Open Books

Forthcoming Publications

The work of a writer never stops. I've got a few publications up my sleeve and I'm seeking representation to get them published. If you are interested in any of my below projects, then please get in touch.

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Image by Priscilla Du Preez

Mother's Ruin

Reflections and advice on life with an alcoholic parent

Self-help | non-fiction

Coming soon 

Are you a young adult who has an alcoholic parent or carer in your life? Are you struggling with the challenges of the emotions? I bet that most days you feel like no one understands. You are not alone.

Mother's Ruin has been written just for you. This handbook demystifies the pain and trauma that comes with the life of being a child of an alcoholic, and rather than focus on the negative elements, is intended to offer a glimmer of hope to you.

The statistics for children of alcoholics are not pleasant to read. We’re most at risk of developing our own alcohol or substance addictions. We’re more likely to suffer from some sort of mental illness - be it depression or eating disorders. We are less likely to be able to enter into positive relationships - in fact there is a high chance we choose a life partner with an addiction. The odds are against us.

But they don’t have to be. We can choose to take control of our lives by being informed and aware of what we have and are experiencing, so that we can make better judgements, decisions and become true survivors.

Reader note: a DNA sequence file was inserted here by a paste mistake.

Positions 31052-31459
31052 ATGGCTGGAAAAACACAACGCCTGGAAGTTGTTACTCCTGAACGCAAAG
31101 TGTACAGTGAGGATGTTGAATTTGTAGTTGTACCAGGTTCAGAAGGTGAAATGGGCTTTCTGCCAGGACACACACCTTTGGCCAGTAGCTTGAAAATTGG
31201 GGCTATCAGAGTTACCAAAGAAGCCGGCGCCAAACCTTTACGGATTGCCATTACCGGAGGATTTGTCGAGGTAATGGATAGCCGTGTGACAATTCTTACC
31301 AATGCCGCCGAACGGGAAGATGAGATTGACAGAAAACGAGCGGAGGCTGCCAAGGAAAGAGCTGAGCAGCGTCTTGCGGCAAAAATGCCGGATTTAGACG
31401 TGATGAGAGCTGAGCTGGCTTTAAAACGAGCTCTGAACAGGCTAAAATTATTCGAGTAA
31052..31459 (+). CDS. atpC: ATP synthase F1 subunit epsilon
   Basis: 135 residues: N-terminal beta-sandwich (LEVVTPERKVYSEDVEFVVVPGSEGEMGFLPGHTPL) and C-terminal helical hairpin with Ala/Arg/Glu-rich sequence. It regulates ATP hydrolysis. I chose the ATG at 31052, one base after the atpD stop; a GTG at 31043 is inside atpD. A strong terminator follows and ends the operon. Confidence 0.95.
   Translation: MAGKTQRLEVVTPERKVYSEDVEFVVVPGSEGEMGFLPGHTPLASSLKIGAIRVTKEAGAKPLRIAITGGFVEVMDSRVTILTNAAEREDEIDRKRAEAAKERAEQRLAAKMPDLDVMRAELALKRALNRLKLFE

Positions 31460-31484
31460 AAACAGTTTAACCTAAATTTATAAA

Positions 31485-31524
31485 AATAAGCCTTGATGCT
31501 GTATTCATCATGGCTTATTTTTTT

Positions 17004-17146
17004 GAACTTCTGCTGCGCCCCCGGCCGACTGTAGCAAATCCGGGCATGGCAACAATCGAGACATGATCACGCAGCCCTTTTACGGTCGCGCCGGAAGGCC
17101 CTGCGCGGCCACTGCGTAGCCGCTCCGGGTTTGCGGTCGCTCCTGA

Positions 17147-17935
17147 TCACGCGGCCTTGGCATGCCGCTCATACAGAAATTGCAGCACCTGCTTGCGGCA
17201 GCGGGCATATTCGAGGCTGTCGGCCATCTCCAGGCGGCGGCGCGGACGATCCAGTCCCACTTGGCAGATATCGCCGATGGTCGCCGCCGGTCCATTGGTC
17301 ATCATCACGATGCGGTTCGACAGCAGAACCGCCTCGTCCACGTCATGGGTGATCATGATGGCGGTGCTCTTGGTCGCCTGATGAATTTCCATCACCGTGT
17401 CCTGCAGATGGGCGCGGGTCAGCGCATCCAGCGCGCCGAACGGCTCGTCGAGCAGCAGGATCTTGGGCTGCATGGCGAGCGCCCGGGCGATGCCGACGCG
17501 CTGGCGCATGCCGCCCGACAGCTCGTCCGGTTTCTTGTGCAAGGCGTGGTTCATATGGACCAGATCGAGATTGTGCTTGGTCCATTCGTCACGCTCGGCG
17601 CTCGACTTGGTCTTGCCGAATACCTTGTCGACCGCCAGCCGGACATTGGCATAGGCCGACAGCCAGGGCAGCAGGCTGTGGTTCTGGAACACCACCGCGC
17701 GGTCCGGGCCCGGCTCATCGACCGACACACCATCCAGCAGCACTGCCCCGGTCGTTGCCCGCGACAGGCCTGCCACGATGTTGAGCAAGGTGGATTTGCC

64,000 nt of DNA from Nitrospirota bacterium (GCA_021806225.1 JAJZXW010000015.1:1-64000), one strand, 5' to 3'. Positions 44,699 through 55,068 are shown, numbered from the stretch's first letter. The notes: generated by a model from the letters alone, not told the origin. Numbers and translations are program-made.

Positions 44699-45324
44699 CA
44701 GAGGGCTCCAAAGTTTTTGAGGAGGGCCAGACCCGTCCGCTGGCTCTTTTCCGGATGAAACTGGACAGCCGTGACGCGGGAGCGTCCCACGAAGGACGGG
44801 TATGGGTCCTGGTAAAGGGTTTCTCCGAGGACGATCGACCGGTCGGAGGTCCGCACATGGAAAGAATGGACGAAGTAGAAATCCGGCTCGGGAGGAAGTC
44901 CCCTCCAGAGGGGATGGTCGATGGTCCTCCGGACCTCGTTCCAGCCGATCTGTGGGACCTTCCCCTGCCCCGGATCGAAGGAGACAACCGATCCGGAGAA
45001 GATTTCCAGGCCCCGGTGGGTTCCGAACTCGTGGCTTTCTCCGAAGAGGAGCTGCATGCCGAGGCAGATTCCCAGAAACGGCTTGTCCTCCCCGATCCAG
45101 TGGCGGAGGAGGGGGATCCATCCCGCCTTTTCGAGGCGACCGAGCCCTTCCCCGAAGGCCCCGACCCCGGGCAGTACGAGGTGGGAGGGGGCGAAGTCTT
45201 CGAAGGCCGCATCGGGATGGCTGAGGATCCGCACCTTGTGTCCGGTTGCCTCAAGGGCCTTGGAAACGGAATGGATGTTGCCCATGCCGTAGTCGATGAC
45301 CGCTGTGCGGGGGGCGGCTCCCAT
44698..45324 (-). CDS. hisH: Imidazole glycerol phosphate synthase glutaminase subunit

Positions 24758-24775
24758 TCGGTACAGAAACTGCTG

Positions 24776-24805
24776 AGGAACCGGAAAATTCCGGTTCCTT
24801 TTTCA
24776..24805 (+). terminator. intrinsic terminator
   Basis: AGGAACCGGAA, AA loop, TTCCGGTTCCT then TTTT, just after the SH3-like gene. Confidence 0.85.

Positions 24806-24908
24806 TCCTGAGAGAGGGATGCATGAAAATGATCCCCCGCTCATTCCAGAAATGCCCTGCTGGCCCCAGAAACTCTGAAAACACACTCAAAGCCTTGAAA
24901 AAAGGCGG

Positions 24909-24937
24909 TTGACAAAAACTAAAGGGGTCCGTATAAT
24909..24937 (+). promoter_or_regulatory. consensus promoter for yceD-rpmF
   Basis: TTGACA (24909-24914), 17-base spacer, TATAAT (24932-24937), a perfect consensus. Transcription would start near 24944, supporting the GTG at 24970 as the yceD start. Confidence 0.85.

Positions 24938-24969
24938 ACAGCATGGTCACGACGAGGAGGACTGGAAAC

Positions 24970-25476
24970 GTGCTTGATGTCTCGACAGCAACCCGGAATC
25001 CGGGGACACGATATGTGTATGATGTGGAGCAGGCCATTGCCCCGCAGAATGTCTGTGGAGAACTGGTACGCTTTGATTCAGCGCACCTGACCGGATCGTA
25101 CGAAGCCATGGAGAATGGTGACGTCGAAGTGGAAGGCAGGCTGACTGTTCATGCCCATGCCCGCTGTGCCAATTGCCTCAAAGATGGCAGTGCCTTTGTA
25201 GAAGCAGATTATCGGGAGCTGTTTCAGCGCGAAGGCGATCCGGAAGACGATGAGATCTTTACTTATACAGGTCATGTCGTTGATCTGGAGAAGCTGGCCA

The Seed

World's collide in an adventure from London to India

Thriller | Fiction

Coming soon 

The sun shone a bloodshot red as its rays span out blurring the horizon. Nilay Gupta gazed into the distance, then glanced down at his button-missing shirt, flapping out away from his lank body. As usual in just a day it had gone from its clean, graying white that his wife Kalyani so carefully washed and bleached by hand each day into a mirage of red and brown ash obtained from the natural labouring of the earth.

With automatic annoyance, Nilay flicked a dirt spot with a fingernail, all too aware that it would make little difference to its state.                            

"Namaskar uncle"

Two small boys from  his village greeted him enthusiastically as they rushed by, kneecaps bouncing uncontrolled. He recognised the children as his son's friends. They had used to play together around the fields where elder family members were on duty to pick row upon row of cotton. 

He nodded curtly approval, unable to utter a greeting back.

This is a good day to die he thought.


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